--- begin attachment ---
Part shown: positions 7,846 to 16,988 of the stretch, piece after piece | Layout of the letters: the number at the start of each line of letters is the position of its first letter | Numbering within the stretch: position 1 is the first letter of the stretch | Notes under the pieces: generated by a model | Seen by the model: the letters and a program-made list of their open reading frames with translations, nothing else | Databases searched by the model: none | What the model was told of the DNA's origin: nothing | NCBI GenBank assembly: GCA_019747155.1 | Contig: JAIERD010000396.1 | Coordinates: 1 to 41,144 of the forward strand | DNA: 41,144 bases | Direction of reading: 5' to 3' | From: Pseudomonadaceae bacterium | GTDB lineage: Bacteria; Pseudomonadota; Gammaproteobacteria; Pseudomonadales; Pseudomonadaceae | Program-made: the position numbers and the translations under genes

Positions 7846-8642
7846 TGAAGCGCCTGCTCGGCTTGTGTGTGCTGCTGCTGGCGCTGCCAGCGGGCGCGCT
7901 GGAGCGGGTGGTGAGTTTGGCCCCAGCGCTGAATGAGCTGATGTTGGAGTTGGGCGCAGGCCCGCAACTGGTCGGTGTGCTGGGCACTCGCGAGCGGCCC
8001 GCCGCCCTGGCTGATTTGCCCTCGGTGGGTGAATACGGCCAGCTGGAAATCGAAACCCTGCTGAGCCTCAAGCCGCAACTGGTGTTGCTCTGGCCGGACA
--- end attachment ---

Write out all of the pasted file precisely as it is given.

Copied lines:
Part shown: positions 7,846 to 16,988 of the stretch, piece after piece | Layout of the letters: the number at the start of each line of letters is the position of its first letter | Numbering within the stretch: position 1 is the first letter of the stretch | Notes under the pieces: generated by a model | Seen by the model: the letters and a program-made list of their open reading frames with translations, nothing else | Databases searched by the model: none | What the model was told of the DNA's origin: nothing | NCBI GenBank assembly: GCA_019747155.1 | Contig: JAIERD010000396.1 | Coordinates: 1 to 41,144 of the forward strand | DNA: 41,144 bases | Direction of reading: 5' to 3' | From: Pseudomonadaceae bacterium | GTDB lineage: Bacteria; Pseudomonadota; Gammaproteobacteria; Pseudomonadales; Pseudomonadaceae | Program-made: the position numbers and the translations under genes

Positions 7846-8642
7846 TGAAGCGCCTGCTCGGCTTGTGTGTGCTGCTGCTGGCGCTGCCAGCGGGCGCGCT
7901 GGAGCGGGTGGTGAGTTTGGCCCCAGCGCTGAATGAGCTGATGTTGGAGTTGGGCGCAGGCCCGCAACTGGTCGGTGTGCTGGGCACTCGCGAGCGGCCC
8001 GCCGCCCTGGCTGATTTGCCCTCGGTGGGTGAATACGGCCAGCTGGAAATCGAAACCCTGCTGAGCCTCAAGCCGCAACTGGTGTTGCTCTGGCCGGACA